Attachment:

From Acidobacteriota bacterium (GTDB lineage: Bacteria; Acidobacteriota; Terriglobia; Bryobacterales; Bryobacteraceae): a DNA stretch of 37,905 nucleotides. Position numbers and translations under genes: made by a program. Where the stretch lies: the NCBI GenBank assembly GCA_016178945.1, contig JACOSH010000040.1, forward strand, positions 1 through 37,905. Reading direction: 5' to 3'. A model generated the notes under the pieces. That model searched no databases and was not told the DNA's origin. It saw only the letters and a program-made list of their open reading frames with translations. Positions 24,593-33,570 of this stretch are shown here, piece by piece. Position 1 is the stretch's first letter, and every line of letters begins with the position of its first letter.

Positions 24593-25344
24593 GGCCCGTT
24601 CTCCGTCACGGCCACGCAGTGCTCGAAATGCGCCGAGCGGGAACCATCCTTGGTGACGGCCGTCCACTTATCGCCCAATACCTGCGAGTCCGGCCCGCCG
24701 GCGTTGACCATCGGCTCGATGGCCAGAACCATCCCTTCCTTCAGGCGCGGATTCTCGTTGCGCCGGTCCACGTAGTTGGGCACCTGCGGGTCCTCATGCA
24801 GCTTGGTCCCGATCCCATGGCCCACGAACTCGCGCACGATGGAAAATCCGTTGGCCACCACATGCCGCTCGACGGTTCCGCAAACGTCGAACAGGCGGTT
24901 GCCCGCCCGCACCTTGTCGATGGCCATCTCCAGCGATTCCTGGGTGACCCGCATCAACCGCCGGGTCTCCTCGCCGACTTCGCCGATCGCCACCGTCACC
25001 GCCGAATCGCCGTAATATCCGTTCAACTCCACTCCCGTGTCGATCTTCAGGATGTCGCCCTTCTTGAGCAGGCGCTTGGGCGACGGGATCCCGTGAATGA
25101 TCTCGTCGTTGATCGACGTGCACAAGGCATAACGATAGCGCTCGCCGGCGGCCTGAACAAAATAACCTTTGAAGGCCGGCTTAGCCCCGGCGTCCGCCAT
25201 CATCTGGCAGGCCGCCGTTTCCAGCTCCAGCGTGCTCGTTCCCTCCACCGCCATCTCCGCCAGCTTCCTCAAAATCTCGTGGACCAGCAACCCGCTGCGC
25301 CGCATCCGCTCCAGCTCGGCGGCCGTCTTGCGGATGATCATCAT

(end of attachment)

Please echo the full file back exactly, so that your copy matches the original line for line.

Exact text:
From Acidobacteriota bacterium (GTDB lineage: Bacteria; Acidobacteriota; Terriglobia; Bryobacterales; Bryobacteraceae): a DNA stretch of 37,905 nucleotides. Position numbers and translations under genes: made by a program. Where the stretch lies: the NCBI GenBank assembly GCA_016178945.1, contig JACOSH010000040.1, forward strand, positions 1 through 37,905. Reading direction: 5' to 3'. A model generated the notes under the pieces. That model searched no databases and was not told the DNA's origin. It saw only the letters and a program-made list of their open reading frames with translations. Positions 24,593-33,570 of this stretch are shown here, piece by piece. Position 1 is the stretch's first letter, and every line of letters begins with the position of its first letter.

Positions 24593-25344
24593 GGCCCGTT
24601 CTCCGTCACGGCCACGCAGTGCTCGAAATGCGCCGAGCGGGAACCATCCTTGGTGACGGCCGTCCACTTATCGCCCAATACCTGCGAGTCCGGCCCGCCG
24701 GCGTTGACCATCGGCTCGATGGCCAGAACCATCCCTTCCTTCAGGCGCGGATTCTCGTTGCGCCGGTCCACGTAGTTGGGCACCTGCGGGTCCTCATGCA
24801 GCTTGGTCCCGATCCCATGGCCCACGAACTCGCGCACGATGGAAAATCCGTTGGCCACCACATGCCGCTCGACGGTTCCGCAAACGTCGAACAGGCGGTT
24901 GCCCGCCCGCACCTTGTCGATGGCCATCTCCAGCGATTCCTGGGTGACCCGCATCAACCGCCGGGTCTCCTCGCCGACTTCGCCGATCGCCACCGTCACC
25001 GCCGAATCGCCGTAATATCCGTTCAACTCCACTCCCGTGTCGATCTTCAGGATGTCGCCCTTCTTGAGCAGGCGCTTGGGCGACGGGATCCCGTGAATGA
25101 TCTCGTCGTTGATCGACGTGCACAAGGCATAACGATAGCGCTCGCCGGCGGCCTGAACAAAATAACCTTTGAAGGCCGGCTTAGCCCCGGCGTCCGCCAT
25201 CATCTGGCAGGCCGCCGTTTCCAGCTCCAGCGTGCTCGTTCCCTCCACCGCCATCTCCGCCAGCTTCCTCAAAATCTCGTGGACCAGCAACCCGCTGCGC
25301 CGCATCCGCTCCAGCTCGGCGGCCGTCTTGCGGATGATCATCAT